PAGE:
Suddenly, everyone is wargaming various scenarios for what happens if the debt ceiling isn’t raised, and the Treasury legally can’t borrow anymore money.Earlier, JPMorgan came out with a big report on the ramifications of a technical default by the US (it would be very bad).
Next up is Citi with a big report on the debt ceiling and the sovereign rating.
Analyst Brett Rose first walks through what’s known about the fiscal fight, and then some of the standard accounting tricks the Treasury could use to avoid hitting the debt ceiling if it’s not raised in May (almost nobody thinks it will be).
He then addresses what happens in “The Desperation Stage”
Yet, what if the Treasury still needed more time? The next stage would likely use current assets on the Treasury’s balance sheet to finance the government’s expenses (Figure 10). The Treasury could accelerate its sale of agency MBS or do large-scale repos and raise an additional $130 billion.
The Treasury also has other TARP holdings that it could sell. For example, the Treasury holds approximately $15 billion of GM stock that could be sold. Most of the remainder of TARP holdings would likely need to be liquidated at a significant discount due to the il liquidity of small bank holdings. Finally, the Treasury also has over $400 billion of student loans on its balance sheet that could be sold (again, at a large discount) or put on repo. We expect that these actions, however, would be disruptive to the market.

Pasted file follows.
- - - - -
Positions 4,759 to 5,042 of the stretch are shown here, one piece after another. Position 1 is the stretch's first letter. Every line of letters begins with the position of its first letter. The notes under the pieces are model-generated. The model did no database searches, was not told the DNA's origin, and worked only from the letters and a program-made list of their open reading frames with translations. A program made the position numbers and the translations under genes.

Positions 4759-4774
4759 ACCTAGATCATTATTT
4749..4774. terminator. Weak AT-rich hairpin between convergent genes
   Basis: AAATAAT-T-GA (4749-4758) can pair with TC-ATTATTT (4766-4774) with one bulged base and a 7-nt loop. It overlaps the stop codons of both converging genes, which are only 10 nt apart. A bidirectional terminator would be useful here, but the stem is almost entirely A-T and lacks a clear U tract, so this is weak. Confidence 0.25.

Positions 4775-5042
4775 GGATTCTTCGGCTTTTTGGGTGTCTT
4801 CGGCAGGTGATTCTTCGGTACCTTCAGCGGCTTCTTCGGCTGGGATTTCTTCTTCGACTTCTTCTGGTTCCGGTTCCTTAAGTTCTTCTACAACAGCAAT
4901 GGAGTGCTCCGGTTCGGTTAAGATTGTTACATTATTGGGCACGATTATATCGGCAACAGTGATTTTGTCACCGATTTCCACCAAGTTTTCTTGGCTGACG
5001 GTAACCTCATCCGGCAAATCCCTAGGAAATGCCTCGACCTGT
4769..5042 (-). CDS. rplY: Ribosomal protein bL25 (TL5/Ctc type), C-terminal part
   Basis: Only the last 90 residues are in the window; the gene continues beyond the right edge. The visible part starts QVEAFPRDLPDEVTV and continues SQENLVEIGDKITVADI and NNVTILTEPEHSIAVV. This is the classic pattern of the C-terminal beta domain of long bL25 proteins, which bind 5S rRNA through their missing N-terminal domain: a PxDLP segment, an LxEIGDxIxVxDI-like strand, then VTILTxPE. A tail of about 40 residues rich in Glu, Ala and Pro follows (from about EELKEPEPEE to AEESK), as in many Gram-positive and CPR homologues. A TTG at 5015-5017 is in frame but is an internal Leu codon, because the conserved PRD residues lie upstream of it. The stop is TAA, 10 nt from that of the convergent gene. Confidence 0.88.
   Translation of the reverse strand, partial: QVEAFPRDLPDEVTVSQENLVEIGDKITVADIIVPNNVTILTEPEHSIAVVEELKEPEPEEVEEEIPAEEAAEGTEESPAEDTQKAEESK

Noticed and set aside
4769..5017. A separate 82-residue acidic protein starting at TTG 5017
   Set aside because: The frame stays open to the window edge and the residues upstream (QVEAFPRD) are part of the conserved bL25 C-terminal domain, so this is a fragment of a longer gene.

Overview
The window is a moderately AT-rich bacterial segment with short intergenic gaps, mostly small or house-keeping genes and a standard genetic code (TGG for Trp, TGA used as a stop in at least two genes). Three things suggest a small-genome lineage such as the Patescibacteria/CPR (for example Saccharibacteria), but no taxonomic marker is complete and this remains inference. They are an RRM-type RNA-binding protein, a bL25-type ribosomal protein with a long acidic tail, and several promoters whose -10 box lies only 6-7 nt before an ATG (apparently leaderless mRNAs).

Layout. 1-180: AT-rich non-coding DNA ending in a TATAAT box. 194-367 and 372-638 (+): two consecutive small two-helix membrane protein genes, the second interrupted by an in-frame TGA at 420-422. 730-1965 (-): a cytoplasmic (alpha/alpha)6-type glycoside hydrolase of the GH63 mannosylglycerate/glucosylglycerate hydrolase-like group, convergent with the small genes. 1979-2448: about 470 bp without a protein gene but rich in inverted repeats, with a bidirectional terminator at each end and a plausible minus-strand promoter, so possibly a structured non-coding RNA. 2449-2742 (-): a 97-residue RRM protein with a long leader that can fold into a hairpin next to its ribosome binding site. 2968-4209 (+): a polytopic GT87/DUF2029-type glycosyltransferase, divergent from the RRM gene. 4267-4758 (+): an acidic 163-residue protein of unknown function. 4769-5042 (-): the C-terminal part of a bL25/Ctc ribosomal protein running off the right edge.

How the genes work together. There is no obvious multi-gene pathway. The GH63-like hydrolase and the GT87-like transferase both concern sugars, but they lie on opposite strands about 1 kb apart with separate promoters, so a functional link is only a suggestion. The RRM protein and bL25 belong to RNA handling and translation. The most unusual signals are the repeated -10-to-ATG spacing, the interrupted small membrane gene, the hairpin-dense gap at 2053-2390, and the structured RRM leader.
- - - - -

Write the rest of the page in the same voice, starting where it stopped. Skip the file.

Finally, if this is still not, the Treasury would have one more option. The final step that the Treasury could take would need legislative assistance as in 1996. Congress could pass legislation that would not count securities issued to pay down Social Security benefits against the debt ceiling for a specified amount of time. Based on CBO projections, the monthly amount that could be deferred is about $60 billion. Figure 11 is a detailed timeline summarizing the order of events previously mentioned. However, there is room for uncertainty around these actions and dates.
Finally, here’s what happens if the Treasury just straight up hits the debt ceiling and runs out of all tricks:
Default: Not pay, defer or restructure liabilities. We expect that the Treasury would prioritise the seniority of debt with Treasury securities as the highest. It is not prudent to risk disrupting the credit of the Treasury market.
Illegally Break Through the Debt Ceiling: The Treasury could ignore the debt ceiling and issue more bonds to pay off bills. This would be against the law and, according to the GAO, the Treasury has never issued debt that exceeded the ceiling since at least July of 1954.
Remember, default is a word with a lot of meanings, and it could mean cutting off other obligations — like payments to the entitlement programs — rather than actual default, not paying bondholers.
If the latter happened, an illegal breach of the debt ceiling, all hell would probably break loose in DC.